D.A.Cox writes from the editor's page of this year's CBLDF Liberty Annual from Image Comics…
If you were to ask me to name the greatest human achievements in printing since Gutenberg, I would have a pretty easy time naming a top three. In no particular order, I would give you the works of Charles Portis, Jack Kirby's KAMANDI, and the first five years of NATIONAL LAMPOON.
NATIONAL LAMPOON, in particular, was an incubator for not only many world-class cartoonists, but also writers, filmmakers, comedians, television personalities, and tastemakers of every stripe. LAMPOON was satire at its finest: deeply and beautifully sick, offensive, disturbing, wrong, and brilliant. It arguably changed the face of American comedy, and in doing so, changed the face of American culture. Most people haven't changed any faces of anything at all, ever. There's a bit of perspective for you.
Currently, some people think that being offended is one of the worst things a person can experience, and if someone says or creates something another person doesn't like, there is often an immediate leap to "they shouldn't be allowed to do that." Certain religious types think blasphemy is a capital crime. "Men's Rights" Activists think they are being personally attacked by anyone rightfully demanding equal rights for every gender, and legions of tender souls cry foul at any joke that might possibly be seen to offend anyone. There are angry accusations of bigotry and sexism, actual bigotry and sexism, threats of murder, actual murder, and a general epidemic of self-righteous finger-wagging.
Of course, that's not to say that being offended isn't ever an important and meaningful reaction to content. But the way we react to art says more about us as viewers than it does about the art itself, and what's offensive to one person may be an enlightening revelation to someone else. It's the most subjective way to interact with art, and reductive as hell, but it's not without value, particularly when it comes to having a conversation about ourselves as a culture.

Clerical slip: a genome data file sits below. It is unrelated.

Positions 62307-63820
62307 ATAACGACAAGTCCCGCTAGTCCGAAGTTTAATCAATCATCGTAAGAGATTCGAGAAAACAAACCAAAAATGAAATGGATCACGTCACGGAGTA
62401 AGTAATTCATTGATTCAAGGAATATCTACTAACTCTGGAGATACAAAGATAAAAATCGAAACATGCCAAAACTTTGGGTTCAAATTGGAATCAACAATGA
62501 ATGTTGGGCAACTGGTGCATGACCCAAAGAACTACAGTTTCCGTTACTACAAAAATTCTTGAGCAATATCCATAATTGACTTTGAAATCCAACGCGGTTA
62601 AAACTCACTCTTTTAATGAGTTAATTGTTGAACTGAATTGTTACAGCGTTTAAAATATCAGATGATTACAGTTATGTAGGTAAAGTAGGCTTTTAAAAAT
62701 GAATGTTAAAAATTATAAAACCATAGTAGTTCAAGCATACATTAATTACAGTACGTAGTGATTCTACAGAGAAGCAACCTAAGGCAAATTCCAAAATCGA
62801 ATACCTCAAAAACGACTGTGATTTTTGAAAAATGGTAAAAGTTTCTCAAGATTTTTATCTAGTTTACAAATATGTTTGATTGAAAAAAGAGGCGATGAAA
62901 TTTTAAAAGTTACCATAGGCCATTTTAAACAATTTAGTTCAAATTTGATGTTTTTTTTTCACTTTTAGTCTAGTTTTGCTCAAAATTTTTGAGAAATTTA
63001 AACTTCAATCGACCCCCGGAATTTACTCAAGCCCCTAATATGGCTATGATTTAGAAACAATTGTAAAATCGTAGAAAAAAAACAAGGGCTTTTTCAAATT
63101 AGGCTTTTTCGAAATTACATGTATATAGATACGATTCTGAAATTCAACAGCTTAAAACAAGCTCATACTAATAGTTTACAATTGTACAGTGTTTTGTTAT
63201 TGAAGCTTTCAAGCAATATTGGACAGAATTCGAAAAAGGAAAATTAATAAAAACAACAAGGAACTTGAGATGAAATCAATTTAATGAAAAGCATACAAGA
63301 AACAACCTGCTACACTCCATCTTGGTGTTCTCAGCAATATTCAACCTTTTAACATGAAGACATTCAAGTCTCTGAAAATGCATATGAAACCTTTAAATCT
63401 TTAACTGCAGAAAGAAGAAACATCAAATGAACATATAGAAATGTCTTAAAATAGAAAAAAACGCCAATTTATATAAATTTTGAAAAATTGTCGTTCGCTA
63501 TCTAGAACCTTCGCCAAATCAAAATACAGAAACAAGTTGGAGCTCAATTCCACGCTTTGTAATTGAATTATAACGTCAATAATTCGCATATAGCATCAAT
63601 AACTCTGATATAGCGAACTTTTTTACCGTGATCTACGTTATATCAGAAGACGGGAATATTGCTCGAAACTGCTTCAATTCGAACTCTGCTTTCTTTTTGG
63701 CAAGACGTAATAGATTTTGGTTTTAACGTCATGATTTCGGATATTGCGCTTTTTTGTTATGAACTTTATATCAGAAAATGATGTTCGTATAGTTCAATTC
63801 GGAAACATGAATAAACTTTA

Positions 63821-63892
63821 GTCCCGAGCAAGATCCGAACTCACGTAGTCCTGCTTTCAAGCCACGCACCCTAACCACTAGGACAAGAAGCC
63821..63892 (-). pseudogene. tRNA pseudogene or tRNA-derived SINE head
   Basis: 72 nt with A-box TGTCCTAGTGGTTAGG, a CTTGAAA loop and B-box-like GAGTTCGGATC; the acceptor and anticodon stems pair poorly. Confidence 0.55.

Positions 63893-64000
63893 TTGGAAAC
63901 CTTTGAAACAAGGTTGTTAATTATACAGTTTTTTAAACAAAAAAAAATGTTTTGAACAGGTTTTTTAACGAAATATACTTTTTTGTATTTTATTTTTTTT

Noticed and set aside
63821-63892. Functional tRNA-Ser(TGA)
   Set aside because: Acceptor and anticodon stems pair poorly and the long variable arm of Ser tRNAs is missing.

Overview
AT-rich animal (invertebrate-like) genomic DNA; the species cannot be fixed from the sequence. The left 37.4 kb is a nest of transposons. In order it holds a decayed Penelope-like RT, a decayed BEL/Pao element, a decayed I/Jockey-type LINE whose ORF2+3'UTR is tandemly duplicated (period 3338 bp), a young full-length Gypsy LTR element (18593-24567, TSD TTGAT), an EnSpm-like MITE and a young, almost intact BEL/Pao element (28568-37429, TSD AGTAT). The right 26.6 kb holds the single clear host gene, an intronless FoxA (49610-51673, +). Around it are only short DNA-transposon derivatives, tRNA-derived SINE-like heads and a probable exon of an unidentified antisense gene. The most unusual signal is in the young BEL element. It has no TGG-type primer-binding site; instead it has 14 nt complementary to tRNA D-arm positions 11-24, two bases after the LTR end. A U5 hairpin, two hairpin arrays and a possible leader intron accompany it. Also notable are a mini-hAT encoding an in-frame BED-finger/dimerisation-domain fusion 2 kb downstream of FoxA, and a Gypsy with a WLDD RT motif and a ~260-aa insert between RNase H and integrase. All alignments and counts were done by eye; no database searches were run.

The great Oliver Wendell Holmes understood this, and introduced into the Supreme Court the concept of a Marketplace of Ideas, wherein unpopular speech should be allowed to live in the public conversation, so that it can argued against, making the social dialogue stronger, smarter, and ultimately more moral. This means that when people say things you don't like, it's great to argue with them, and prove your point to the contrary. However, the minute you attempt to have their voices restricted or silenced, or turn them into a straw-man, you blew it. Sadly, Justice Holmes never predicted Twitter.
That's a long and winding road back to this: Satire can be harsh, and it can be offensive. There's nothing wrong with that. When done well, it's a great teacher, and it can change the world. When done poorly, it can (at the very least) start a conversation about important issues. Sometimes it's just a stupid way to have a stupid laugh at a stupid world, and that's okay, too. Satire is one of the great literary tools, and the first five years of NATIONAL LAMPOON were a game-changing stretch of satire. I love it dearly.
So we ripped it off.
Three covers – "The Connoisseur" by Tom Fowler. "The State Of Things" by Duncan Fegredo and "Seeing Red" is by Vanesa R. Del Rey.